From Brickyard to Park: Cannon Hill Park

The park site was originally home to a brickyard. Henry Brook discovered a clay deposit in the 1880s and it was used for making bricks. Once all of the clay was harvested, the brickyard moved leaving a shallow depression. When repaving the streets on the South Hill, bricks made from this brickyard, with no identifying stamp, are found.

The park was originally named Adams Park because the land was owned by John Quincy Adams' grandson. It was changed to Cannon Hill Park for A. M. Cannon, local banker and real estate developer.

When the Olmsted Brothers came to Spokane in 1907, they left Spokane with a design complete with a stone shelter, two pergolas, and a children's wading pool. The wading pool was easy to construct as the depression left by the brickyard left a natural pool, shallow enough to play in to cool off in the summer and freeze for ice skating in the winter. It was recommended in the Olmsted Brothers' report that, "this park should be refined and pretty and adapted to quiet recreation on the assumption that the larger boys of the neighborhood can easily walk to Manito Park for ball games and other sports."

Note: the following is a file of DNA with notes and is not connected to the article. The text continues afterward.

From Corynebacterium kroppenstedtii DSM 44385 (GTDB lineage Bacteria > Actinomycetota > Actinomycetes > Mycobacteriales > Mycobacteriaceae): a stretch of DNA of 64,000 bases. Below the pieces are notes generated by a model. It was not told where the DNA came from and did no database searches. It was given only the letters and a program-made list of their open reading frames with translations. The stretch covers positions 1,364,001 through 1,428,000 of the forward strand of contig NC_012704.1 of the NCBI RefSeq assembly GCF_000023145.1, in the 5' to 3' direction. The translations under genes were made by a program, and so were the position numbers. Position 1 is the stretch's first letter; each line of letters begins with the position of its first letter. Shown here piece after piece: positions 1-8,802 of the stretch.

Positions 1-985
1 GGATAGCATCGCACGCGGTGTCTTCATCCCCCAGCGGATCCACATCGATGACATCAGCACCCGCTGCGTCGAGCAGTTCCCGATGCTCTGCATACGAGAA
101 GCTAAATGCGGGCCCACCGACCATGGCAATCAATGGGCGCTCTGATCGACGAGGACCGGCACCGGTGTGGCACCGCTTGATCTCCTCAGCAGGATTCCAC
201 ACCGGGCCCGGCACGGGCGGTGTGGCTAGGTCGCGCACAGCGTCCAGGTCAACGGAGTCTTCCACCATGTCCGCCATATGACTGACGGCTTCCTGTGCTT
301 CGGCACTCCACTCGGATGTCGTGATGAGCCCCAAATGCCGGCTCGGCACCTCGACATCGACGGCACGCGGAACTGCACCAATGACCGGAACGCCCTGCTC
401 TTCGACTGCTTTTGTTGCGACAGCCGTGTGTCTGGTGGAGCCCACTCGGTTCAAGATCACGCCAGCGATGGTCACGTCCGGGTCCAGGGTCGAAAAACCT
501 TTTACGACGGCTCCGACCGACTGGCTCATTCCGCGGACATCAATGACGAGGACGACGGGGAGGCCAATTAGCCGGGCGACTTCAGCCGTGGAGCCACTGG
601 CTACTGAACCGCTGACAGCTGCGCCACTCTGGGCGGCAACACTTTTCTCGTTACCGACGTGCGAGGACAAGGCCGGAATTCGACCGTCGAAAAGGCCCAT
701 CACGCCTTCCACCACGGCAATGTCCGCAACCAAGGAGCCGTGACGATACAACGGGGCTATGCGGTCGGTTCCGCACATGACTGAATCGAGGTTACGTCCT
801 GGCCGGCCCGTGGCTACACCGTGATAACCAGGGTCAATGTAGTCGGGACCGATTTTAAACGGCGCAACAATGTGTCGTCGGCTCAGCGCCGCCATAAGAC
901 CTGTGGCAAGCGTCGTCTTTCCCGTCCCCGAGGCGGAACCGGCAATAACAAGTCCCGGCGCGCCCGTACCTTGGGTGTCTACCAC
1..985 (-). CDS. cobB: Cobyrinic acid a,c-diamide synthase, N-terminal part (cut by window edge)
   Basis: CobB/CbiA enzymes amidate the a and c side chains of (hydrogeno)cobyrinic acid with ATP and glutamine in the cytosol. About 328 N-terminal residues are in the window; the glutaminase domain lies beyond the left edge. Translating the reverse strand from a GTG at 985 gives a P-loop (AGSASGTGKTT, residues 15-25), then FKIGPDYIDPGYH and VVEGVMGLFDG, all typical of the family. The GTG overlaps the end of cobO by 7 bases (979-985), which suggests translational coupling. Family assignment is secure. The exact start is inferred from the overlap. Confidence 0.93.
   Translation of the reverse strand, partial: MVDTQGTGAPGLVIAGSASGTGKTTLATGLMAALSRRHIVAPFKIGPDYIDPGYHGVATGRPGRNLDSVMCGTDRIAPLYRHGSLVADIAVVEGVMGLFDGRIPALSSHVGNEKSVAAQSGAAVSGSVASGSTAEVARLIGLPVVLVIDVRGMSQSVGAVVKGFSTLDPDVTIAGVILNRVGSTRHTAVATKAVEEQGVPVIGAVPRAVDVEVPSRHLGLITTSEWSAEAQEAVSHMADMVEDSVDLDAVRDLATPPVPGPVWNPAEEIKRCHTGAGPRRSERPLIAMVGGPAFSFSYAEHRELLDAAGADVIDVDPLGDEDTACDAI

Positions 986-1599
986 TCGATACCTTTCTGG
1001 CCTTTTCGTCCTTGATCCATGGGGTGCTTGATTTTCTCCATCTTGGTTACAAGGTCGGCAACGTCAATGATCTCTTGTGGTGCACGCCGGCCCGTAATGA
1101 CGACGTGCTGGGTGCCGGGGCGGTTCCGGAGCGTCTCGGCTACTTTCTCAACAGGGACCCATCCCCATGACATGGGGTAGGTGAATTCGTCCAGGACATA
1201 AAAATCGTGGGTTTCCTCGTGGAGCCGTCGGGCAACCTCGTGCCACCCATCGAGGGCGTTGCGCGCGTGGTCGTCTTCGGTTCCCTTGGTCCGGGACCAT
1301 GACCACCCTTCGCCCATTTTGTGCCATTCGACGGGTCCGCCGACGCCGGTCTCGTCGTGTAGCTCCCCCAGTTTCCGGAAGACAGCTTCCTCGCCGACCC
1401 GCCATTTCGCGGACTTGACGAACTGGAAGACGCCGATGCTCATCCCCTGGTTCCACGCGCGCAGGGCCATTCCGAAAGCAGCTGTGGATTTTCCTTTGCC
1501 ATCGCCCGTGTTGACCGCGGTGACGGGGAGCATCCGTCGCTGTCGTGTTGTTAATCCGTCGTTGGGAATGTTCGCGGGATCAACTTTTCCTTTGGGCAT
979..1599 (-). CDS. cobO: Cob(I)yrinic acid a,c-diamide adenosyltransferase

Images

Brickyard in 1887

Brickyard in 1887

This 1887 photograph, reprinted in the Spokesman-Review in 1919, show men digging clay for the brickyard that once stood near the park. Owned by J. T. Davis, the brickyard was active only a few years before the deposits of clay were exhausted. Bricks from this site were used in many of the earliest Spokane buildings. Image Courtesy of the Google News Archive. View File Details Page

Cannon Hill Plans

Cannon Hill Plans

Image courtesy of Northwest Room, Spokane Public Library, Spokane, WA. View File Details Page

Cannon Hill in Winter

Cannon Hill in Winter

Image courtesy of the Northwest Room, Spokane Public Library, Spokane, WA. View File Details Page

Cannon Hill circa 1910

Cannon Hill circa 1910

Image courtesy of the Tony and Suzanne Bamonte Collection, Spokane, WA. View File Details Page

Audio

Clearing the Ice - Ed Ellefsen

Former Park Employee Ed Ellefsen talks about clearing the ice. View File Details Page

Video

Cannon Hill

Spoken from Joan Hockaday's Greenscapes, images courtesy of the Northwest Room, Spokane Public Library, Spokane, WA, the Tony and Suzanne Bamonte Collection, Spokane, WA, and some images taken by Tracy L. Rebstock View File Details Page

Cite this Page:

Tracy L. Rebstock, “From Brickyard to Park: Cannon Hill Park,” Spokane Historical, accessed June 23, 2017, http://spokanehistorical.org/items/show/101.
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